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Foundation points out government’s ability to prevent speech is limited

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Bob Unruh By Bob Unruh

There have been reports in recent weeks about a setup that appeared during the runup to the 2020 election, where a multitude of government operations had access to various private foundations.  The government units would complain to the foundations about views on social media they found offensive, or with which they disagreed, and the foundations then would lobby social media companies to suppress those views.

It appeared to be in conjunction with the decision by the FBI to interfere in the election by telling social media to suppress “Russian disinformation,” when it wasn’t disinformation at all but accurate reporting about scandals involving overseas payments to the Biden family.

Columnist Miranda Devine at the New York Post confirmed that, “So far, 67 officials or agencies – including the FBI – have been accused” of those apparent First Amendment violations.

And a lawsuit, Missouri v. Biden, is providing “astonishing evidence of an entrenched censorship scheme cooked up between the federal government and Big Tech.”

Now the Foundation for Individual Rights in Expression, which often adopts left-leaning positions on government and information, is warning that the Department of Homeland Security helped create a shadowy “Election Integrity Partnership” to suppress views that offend the government.

That scheme, the FIRE reported, “eats away at the 1st Amendment.”

The EIP denied doing anything wrong, but, explained the FIRE, “You don’t have to be a conspiracy theorist to be concerned about the First Amendment implications of the EIP’s work, even as described by the EIP itself…”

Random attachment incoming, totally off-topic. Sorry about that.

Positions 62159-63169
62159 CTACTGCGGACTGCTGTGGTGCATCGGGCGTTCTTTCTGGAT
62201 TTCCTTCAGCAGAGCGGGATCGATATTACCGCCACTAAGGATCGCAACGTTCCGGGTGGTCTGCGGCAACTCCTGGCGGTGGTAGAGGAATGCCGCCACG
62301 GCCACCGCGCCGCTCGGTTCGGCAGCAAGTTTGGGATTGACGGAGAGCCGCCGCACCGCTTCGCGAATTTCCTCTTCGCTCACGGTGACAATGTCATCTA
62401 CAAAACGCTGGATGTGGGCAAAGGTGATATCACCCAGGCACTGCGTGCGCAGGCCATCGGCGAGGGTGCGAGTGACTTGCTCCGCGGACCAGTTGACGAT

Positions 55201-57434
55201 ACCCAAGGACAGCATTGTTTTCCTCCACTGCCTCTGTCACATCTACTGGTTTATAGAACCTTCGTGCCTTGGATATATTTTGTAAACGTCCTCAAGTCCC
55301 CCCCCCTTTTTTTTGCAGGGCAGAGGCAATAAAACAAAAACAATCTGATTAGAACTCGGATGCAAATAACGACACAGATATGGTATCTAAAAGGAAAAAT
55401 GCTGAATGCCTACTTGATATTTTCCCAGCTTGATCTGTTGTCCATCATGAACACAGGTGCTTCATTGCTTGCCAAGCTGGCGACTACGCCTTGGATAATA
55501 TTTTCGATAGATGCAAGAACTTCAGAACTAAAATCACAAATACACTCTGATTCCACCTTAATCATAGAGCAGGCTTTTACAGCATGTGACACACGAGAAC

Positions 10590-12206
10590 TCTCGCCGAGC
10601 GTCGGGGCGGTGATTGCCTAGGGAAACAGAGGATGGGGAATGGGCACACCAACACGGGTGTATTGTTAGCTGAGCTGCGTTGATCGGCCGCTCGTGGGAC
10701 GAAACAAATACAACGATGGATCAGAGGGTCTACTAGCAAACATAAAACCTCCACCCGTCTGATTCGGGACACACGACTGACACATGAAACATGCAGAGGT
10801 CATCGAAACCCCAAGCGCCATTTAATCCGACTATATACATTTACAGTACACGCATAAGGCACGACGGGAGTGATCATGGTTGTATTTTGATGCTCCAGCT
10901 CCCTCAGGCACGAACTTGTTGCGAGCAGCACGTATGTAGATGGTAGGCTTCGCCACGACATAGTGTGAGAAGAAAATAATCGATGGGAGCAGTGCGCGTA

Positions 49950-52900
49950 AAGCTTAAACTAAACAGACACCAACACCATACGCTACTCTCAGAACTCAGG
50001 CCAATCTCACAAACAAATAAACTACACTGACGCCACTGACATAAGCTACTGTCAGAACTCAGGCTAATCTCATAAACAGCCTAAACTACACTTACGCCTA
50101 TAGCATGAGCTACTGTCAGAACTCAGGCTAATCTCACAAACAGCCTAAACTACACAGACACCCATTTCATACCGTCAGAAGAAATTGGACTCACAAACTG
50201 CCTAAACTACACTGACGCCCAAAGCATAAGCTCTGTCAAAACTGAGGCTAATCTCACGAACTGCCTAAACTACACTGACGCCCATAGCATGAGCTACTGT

The FIRE report said, “There is a serious argument that a partnership like the EIP violates at least the spirit, if not the letter, of the First Amendment. The idea behind the partnership, according to the EIP’s after-action report, came from four students at the Stanford Internet Observatory (SIO) who were interning at the Department of Homeland Security’s Cybersecurity and Infrastructure Security Agency (CISA). They observed that there was no agency in the federal government tasked with identifying, monitoring, and correcting election-related disinformation online. As the report itself acknowledged, a U.S. government response to domestic ‘election disinformation’ was problematic, because it ‘would likely be excluded from law enforcement action under the First Amendment.’ The EIP wasn’t wrong.”

It continued, “Government itself has only strictly limited power to restrict false information—for example, when it satisfies the specific, narrow standards for fraud, defamation, or perjury. These constitutional guardrails are wise precisely because such vague concepts as ‘disinformation’ give officials too much enforcement discretion, which they predictably use to target critical, dissenting, and minority voices. Denying government the power to implement such an inherently manipulable concept as ‘disinformation’ honors the cardinal First Amendment principle of ‘viewpoint neutrality,’ which ensures that the general power to discern what’s true and false belongs to the American people.”

The FIRE reported the EIP gives the appearance of being an attempt to “avoid this constitutional problem.”

The report noted the program was successful for leftists and Democrats, with tech platforms that “disproportionately” targeted accounts supporting then-President Donald Trump.

The report said, “The government’s role in forming EIP and implementing its ticketing system, as well as social media companies’ high level of responsiveness to EIP’s tickets, suggest that the government may be sharing its power with ostensibly private actors to such an extent that the latter are effectively functioning as government agents.”

The report said whatever it is when the government works with “elite institutions” to limit what Americans see, “it isn’t democracy.”

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